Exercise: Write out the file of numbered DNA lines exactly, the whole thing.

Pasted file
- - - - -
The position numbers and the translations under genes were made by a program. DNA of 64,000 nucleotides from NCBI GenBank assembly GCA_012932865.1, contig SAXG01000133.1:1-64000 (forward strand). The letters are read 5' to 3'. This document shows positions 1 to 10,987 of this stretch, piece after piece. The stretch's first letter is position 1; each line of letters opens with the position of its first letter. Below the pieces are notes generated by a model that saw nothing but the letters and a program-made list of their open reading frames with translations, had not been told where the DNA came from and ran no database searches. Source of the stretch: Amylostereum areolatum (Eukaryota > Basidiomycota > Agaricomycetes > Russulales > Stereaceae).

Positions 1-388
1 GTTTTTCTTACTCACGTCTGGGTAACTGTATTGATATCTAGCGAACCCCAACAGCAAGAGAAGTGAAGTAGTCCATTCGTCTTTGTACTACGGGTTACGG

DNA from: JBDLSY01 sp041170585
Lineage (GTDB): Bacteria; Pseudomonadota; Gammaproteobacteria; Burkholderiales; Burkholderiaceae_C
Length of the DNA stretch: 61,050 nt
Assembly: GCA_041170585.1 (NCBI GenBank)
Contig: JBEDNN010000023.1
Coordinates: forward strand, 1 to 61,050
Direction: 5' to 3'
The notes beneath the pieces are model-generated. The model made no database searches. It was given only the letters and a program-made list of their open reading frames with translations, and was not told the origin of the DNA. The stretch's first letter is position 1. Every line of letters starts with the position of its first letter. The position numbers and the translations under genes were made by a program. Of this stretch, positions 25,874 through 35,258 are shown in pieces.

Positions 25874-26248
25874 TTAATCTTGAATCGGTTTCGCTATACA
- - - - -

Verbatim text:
The position numbers and the translations under genes were made by a program. DNA of 64,000 nucleotides from NCBI GenBank assembly GCA_012932865.1, contig SAXG01000133.1:1-64000 (forward strand). The letters are read 5' to 3'. This document shows positions 1 to 10,987 of this stretch, piece after piece. The stretch's first letter is position 1; each line of letters opens with the position of its first letter. Below the pieces are notes generated by a model that saw nothing but the letters and a program-made list of their open reading frames with translations, had not been told where the DNA came from and ran no database searches. Source of the stretch: Amylostereum areolatum (Eukaryota > Basidiomycota > Agaricomycetes > Russulales > Stereaceae).

Positions 1-388
1 GTTTTTCTTACTCACGTCTGGGTAACTGTATTGATATCTAGCGAACCCCAACAGCAAGAGAAGTGAAGTAGTCCATTCGTCTTTGTACTACGGGTTACGG

DNA from: JBDLSY01 sp041170585
Lineage (GTDB): Bacteria; Pseudomonadota; Gammaproteobacteria; Burkholderiales; Burkholderiaceae_C
Length of the DNA stretch: 61,050 nt
Assembly: GCA_041170585.1 (NCBI GenBank)
Contig: JBEDNN010000023.1
Coordinates: forward strand, 1 to 61,050
Direction: 5' to 3'
The notes beneath the pieces are model-generated. The model made no database searches. It was given only the letters and a program-made list of their open reading frames with translations, and was not told the origin of the DNA. The stretch's first letter is position 1. Every line of letters starts with the position of its first letter. The position numbers and the translations under genes were made by a program. Of this stretch, positions 25,874 through 35,258 are shown in pieces.

Positions 25874-26248
25874 TTAATCTTGAATCGGTTTCGCTATACA